The track has personal roots, but last year it found itself starkly applicable to the shooting at Pulse Nightclub in Orlando, Florida. This safe space for the LGBTQ community hosted a tragic act of violence. With that, MUNA shared the song alongside a note on Time magazine, writing about how a track once written for Pride Week became weirdly relevant to a queer culture that’s constantly under threat.

“Let us push ourselves to imagine a peaceful America where no one has to live in fear,” Gavin wrote.

Months later, the song was realigned when performed on Jimmy Kimmel Live, two weeks after Donald Trump’s inauguration and directly after his travel ban executive order (eventually ruled illegal by a federal court).

Gavin changed the song’s lyrics to sing: “I throw my arms open wide in resistance. He’s not my leader even if he’s my president.”

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“That song has taken on so many lives,” admits McPherson. Gavin speaks about her aim to write music that’s “timeless and universal,” and she notes how “I Know Place” could be applied to so many situations. “There have been countless events in recent history that have required us to respond with a statement that says: ‘I know that there exists a place where we can all be peaceful.’”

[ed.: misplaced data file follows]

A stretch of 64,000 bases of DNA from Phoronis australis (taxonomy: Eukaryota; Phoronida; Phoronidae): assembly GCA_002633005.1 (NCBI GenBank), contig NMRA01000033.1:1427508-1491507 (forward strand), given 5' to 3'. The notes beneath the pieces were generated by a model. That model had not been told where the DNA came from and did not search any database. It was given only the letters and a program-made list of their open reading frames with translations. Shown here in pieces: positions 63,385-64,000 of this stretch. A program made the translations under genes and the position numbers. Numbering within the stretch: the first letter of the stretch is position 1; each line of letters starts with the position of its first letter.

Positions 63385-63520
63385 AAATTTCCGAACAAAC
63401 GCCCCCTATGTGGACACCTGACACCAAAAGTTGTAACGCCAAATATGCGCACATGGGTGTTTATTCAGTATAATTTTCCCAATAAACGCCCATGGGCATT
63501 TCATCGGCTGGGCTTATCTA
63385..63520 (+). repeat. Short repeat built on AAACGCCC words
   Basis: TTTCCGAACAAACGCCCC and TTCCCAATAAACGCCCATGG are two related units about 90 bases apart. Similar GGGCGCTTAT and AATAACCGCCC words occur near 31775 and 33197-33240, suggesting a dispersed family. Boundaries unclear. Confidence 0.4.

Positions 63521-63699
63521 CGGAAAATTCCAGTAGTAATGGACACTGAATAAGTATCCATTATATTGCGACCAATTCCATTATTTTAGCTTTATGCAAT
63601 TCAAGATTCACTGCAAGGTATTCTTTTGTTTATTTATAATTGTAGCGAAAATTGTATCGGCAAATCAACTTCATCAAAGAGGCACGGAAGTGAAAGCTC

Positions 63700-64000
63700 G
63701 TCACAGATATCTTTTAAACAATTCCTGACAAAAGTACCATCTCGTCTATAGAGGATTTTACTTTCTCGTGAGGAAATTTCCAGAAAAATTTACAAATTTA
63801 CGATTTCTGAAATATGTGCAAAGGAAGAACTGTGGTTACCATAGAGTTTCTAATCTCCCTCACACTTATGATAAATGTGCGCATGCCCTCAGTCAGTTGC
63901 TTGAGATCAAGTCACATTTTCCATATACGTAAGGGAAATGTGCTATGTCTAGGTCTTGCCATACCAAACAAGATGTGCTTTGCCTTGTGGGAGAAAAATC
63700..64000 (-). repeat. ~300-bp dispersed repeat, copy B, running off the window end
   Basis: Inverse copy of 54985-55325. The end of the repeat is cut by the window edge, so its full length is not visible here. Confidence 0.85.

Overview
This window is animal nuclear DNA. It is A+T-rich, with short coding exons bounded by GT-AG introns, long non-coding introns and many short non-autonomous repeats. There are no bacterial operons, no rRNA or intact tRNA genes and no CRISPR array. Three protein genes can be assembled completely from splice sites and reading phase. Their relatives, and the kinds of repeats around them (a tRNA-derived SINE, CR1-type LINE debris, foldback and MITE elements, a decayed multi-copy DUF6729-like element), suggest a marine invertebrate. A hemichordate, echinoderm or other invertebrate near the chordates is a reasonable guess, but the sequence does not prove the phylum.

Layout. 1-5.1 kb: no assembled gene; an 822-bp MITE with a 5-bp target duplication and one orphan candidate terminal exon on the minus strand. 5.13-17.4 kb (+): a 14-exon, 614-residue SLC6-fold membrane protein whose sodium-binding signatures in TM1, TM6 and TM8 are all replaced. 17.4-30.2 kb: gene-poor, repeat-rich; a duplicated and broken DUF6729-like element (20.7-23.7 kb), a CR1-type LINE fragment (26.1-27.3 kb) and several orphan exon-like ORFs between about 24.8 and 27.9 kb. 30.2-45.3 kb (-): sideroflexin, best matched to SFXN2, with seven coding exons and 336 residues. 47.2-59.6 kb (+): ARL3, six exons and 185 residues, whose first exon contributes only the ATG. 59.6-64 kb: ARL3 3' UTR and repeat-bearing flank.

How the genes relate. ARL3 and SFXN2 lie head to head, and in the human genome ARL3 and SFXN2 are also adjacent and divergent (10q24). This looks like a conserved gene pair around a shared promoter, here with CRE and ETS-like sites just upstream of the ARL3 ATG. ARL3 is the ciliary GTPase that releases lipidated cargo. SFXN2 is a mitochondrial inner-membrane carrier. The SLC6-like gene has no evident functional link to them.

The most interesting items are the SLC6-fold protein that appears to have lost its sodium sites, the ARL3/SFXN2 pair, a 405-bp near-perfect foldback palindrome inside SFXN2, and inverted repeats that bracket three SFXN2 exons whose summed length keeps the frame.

At the core of MUNA’s work, there’s always a arm reaching out, telling those listening in that they don’t need to be afraid. McPherson adds that there can often be “a divide between artists and the people who consume their art”, but that the trio aim to “tear down that fourth wall”.